Friends don't let friends use stamped metal tools sold at clothing stores.
 

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John
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Like most tools, it depends on what you are wanting to do with it. For a good pull saw, your $40 budget is going to be a challenge.
I mainly use mine just to flush trim dowels so I am perfectly happy with the $15 Marples from Home Depot. If I were doing hand cut dovetails, I would likely be far less happy.
 

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Wood Snob
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jschaben said:
Like most tools, it depends on what you are wanting to do with it. For a good pull saw, your $40 budget is going to be a challenge.
I mainly use mine just to flush trim dowels so I am perfectly happy with the $15 Marples from Home Depot. If I were doing hand cut dovetails, I would likely be far less happy.
Your probably right about the $40 price. Best off if he spends a little more and start with a ryoba.

Al

Friends don't let friends use stamped metal tools sold at clothing stores.
 

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In in the course of daily work I do a fair amount of handwork and while I can understand that for many it may not make sense to purchase a handmade saw I can say that for me the difference is noticeable. It is not so noticeable at first but after about 6 months to a year it is. I have encountered some cheap saws which simply would not cut to a line, some are better than others.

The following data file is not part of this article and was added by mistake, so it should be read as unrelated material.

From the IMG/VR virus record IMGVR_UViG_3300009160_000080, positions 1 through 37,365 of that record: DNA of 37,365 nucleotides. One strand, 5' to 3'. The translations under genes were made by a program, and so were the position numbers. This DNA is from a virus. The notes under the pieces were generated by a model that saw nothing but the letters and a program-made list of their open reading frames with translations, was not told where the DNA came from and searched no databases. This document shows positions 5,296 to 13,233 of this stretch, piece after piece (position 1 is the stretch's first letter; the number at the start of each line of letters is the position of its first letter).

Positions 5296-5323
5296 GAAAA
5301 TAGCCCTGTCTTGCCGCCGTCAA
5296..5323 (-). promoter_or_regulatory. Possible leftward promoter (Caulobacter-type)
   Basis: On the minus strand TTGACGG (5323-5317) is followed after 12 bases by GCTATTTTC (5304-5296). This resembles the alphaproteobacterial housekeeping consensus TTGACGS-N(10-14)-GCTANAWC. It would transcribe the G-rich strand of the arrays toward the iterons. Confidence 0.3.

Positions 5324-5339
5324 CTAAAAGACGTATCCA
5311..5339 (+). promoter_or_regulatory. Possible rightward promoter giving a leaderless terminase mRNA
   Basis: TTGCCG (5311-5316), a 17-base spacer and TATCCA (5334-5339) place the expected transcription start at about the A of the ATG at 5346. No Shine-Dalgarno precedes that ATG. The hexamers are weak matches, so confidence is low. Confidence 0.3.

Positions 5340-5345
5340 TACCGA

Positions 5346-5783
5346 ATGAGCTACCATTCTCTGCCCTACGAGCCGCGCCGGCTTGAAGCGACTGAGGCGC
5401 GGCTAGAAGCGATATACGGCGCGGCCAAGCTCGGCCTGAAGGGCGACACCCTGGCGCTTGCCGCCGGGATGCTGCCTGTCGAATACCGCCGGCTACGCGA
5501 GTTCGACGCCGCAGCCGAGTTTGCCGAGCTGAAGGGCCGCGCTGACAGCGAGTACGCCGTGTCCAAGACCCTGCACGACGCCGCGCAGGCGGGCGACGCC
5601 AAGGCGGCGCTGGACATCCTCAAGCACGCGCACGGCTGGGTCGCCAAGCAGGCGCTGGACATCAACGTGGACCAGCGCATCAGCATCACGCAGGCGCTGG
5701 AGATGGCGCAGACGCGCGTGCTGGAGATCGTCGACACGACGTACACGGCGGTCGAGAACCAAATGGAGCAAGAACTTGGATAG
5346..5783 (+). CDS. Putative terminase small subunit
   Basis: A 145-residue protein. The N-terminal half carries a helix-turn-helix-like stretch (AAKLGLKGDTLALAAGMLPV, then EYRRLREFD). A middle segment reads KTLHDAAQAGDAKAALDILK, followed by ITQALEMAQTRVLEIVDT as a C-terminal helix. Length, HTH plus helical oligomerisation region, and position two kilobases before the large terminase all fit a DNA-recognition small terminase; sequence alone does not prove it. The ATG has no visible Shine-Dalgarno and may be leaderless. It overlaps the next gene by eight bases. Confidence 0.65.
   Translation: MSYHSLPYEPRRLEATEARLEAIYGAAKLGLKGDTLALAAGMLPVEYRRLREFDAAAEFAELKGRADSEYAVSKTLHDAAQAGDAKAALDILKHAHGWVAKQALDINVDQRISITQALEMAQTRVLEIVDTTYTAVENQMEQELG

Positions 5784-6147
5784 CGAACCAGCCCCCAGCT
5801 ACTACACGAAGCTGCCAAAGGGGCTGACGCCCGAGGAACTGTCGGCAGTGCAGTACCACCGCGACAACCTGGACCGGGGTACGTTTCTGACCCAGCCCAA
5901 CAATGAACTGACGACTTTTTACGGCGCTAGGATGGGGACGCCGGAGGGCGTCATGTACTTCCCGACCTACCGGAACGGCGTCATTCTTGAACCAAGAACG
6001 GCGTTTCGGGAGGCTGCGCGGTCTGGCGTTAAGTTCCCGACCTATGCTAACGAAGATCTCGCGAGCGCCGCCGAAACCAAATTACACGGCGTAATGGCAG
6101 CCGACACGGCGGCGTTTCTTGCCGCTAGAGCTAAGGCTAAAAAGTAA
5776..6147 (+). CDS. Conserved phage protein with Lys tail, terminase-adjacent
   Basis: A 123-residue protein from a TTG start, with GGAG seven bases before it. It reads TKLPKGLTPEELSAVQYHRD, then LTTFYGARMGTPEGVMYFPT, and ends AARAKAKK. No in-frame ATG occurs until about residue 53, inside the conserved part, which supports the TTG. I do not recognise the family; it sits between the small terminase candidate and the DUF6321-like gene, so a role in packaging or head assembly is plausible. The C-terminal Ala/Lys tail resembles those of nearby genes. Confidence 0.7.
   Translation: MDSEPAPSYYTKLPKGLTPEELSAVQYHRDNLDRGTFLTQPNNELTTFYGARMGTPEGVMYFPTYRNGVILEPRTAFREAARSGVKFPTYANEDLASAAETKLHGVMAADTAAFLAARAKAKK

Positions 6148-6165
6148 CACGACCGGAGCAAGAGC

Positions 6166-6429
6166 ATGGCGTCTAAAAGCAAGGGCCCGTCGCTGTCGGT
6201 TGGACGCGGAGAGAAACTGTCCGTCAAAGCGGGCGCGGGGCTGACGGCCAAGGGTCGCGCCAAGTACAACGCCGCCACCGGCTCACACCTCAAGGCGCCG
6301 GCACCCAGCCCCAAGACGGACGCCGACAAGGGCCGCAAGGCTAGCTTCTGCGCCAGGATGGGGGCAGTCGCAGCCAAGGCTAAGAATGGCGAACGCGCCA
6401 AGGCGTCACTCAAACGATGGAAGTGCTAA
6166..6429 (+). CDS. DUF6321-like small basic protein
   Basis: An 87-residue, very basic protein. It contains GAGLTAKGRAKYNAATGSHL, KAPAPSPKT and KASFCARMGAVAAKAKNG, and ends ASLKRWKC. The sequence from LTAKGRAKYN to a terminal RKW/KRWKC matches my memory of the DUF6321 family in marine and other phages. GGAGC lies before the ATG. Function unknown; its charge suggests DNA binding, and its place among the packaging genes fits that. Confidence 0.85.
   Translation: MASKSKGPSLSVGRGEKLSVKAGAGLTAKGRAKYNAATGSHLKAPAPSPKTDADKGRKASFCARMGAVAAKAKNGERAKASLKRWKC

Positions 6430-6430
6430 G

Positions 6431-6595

Here are a couple of pics of jobs currently under production-
 

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Wood Snob
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Keith Mathewson said:
In in the course of daily work I do a fair amount of handwork and while I can understand that for many it may not make sense to purchase a handmade saw I can say that for me the difference is noticeable. It is not so noticeable at first but after about 6 months to a year it is. I have encountered some cheap saws which simply would not cut to a line, some are better than others.

Here are a couple of pics of jobs currently under production-
Well Keith just what's wrong with the saws that don't cut to a line? What's different about the saws?

Al

Friends don't let friends use stamped metal tools sold at clothing stores.
 

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Wood Snob
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amckenzie4 said:
Al -- I used one saw that constantly curved to the right. It turned out the teeth were set badly, and it was almost impossible to cut straight with the saw. Once the teeth were straightened a little on one side, it worked fine. The problem is that with the pull saws, the teeth may snap before you can reset them.
I see. Well way back when I bought my first pull saw. There weren't any made by non Japan companies that I knew of. I saw the first Stanley version and it was the worse copy I had seen. The blade was too thick and the teeth looked like western saw teeth. I cracked my first saw but not until I had used it for years and it was relegated to rough crap work. Dull and abused it was the best branch saw. Great for the Christmas tree stump.

Al

Friends don't let friends use stamped metal tools sold at clothing stores.